Were Peter De Vries suddenly to transport himself from exurban Connecticut to small-town Louisiana; were he to make himself some three decades younger; were he to become not quite as funny as, well, Peter De Vries -- were all these somewhat unlikely events to come to pass, then Peter De Vries might well be a young novelist named James Wilcox, whose second novel "North Gladiola" is.

If Wilcox hasn't been reading his De Vries, then he's been soaking it up by osmosis or clairvoyance or extrasensory perception. The De Vries style is original, immediately identifiable and entirely inimitable, but the Wilcox style does an uncanny job of sounding very much like it, what with its off-the-wall dialogue, its deft mixture of high and low language, and its sharp depiction of human self-delusion. This isn't to say that Wilcox is merely a rank imitator, but that he's a young writer still feeling his way toward his own voice and still susceptible to outside influence; if De Vries is indeed his master, he'd be hard pressed to find a better one.

Wilcox touches on an impressively broad variety of subjects in this relatively brief novel, but his central one is the relations between, and the war between, the sexes. This heavy business falls upon the somewhat unprepossessing shoulders of Ethyl Mae Coco, who lives in the Louisiana hamlet of North Gladiola, hard by Tula Springs, with her husband Louis, a haberdasher whose business is gradually being eaten away by a shopping mall a few miles away in Mississippi. Her six children have more or less grown and more or less gone away, and now Mrs. Coco has turned her energies away from her household.

Specifically, she has turned them toward the Pro Arts Quartet, of which she is both cellist and guiding spirit. Other members are her fortyish son, George Henry Coco, first violin; Duk-Soo Yoon, second violin; and Myrtice Fitt, viola. They play Mozart and Brahms, Boccherini and Beethoven, at gatherings such as the grand opening of a new BurgerMat or the Miss Tula Springs Pageant. For their efforts they are paid $50 or thereabouts, which rather accurately reflects their collective worth as musicians.

Keeping the quartet (which briefly becomes a quintet and sometimes is a trio) going is Mrs. Coco's principal business, but she has other fish to fry as well, among them her deteriorating relationship with her husband (she now sees him as "a small, mean-spirited, very selfish man") and her most erratic one with George Henry, who has divorced a first wife whom Mrs. Coco likes and is preparing to take on a second one whom she most decidedly does not. There are the adventures and misadventures of her other sons and daughters, too numerous and complicated to describe. Then there is the matter of Mr. Yoon; he is a doctoral candidate, slaving away on a dissertation titled "Das Unheimliche: A Mediated Reply to the Existential Dilemma of the Tourist," and he is falling quite madly in love with Mrs. Coco.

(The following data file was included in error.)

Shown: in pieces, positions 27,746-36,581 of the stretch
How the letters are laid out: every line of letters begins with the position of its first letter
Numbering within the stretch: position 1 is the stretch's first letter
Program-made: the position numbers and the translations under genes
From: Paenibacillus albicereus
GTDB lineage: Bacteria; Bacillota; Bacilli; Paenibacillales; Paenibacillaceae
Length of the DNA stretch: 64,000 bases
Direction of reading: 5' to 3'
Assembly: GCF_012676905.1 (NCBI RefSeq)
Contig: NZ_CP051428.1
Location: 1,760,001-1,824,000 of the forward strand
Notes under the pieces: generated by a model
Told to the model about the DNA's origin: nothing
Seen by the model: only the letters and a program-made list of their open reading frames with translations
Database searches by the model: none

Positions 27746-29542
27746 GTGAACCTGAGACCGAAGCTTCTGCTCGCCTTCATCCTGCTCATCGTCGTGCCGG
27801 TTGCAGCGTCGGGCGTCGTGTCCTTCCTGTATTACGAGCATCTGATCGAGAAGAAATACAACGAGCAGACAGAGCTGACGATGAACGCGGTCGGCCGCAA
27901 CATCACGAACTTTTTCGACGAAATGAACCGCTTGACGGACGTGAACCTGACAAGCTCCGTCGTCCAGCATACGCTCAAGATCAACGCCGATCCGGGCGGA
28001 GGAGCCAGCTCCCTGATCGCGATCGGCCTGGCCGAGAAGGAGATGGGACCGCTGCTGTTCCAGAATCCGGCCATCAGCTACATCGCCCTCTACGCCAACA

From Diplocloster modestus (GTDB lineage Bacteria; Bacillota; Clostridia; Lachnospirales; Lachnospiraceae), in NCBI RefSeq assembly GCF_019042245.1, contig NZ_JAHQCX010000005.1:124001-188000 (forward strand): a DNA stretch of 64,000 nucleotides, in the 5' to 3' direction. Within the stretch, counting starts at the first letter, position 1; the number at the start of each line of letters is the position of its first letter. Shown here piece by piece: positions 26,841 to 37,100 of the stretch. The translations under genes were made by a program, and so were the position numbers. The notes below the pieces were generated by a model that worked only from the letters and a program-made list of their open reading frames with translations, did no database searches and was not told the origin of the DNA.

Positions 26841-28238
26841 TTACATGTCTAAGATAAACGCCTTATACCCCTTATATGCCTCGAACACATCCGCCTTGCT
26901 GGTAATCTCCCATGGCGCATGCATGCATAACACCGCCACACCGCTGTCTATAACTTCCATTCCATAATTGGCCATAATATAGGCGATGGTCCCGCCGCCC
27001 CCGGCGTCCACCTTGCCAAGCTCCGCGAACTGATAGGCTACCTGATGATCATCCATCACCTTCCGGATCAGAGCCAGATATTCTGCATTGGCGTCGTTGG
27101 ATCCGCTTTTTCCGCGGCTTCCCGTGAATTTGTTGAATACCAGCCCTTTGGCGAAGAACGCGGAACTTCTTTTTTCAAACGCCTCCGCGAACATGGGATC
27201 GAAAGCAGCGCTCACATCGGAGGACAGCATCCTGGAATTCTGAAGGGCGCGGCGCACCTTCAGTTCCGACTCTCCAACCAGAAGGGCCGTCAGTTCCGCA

Small wonder that life seems entirely too messy to her, or that she at last blurts out during confession: "I'm not sure if I believe in anything. I mean everything I thought I believed in, Jesus and Mary and heaven, love, all those things, I suddenly realized they were just words, they didn't mean a thing, Father, something is wrong with me. I just don't care anymore, I don't care about anybody or anything. I pretend to, I pretend to all the time, but deep down, I know I don't. I might as well be dead."

Funny she should say that, because dead is just about what Gyrene LaSteele would like her to be. Gyrene runs the beauty college across the street, the beauty college owns a Chihuahua that disappears all of a sudden, and all signs point to Mrs. Coco, or at least Gyrene thinks they do. Add to this the grindings of the local rumor mill, which has been chewing up everything it hears about Mr. Coco and Mr. Yoon, and before you know it Mrs. Coco has gotten herself into a mess that involves allegations of "drug dealing, marital infidelity, drunk and disorderly conduct, and murder." What on earth is a nice southern lady to do?

What indeed? There are enough twists and turns in Wilcox's slightly extravagant plot to keep Mrs. Coco spinning in any number of confusing directions, and the goings-on make for amusing reading -- not side-splitting -- but amusing. A somewhat sentimental conclusion brings the novel to a jarring halt, but getting there is fine. Wilcox writes smoothly, has a keen sense of social nuance and moves matters along briskly. "North Gladiola" is good, and the betting here is that Wilcox will get better.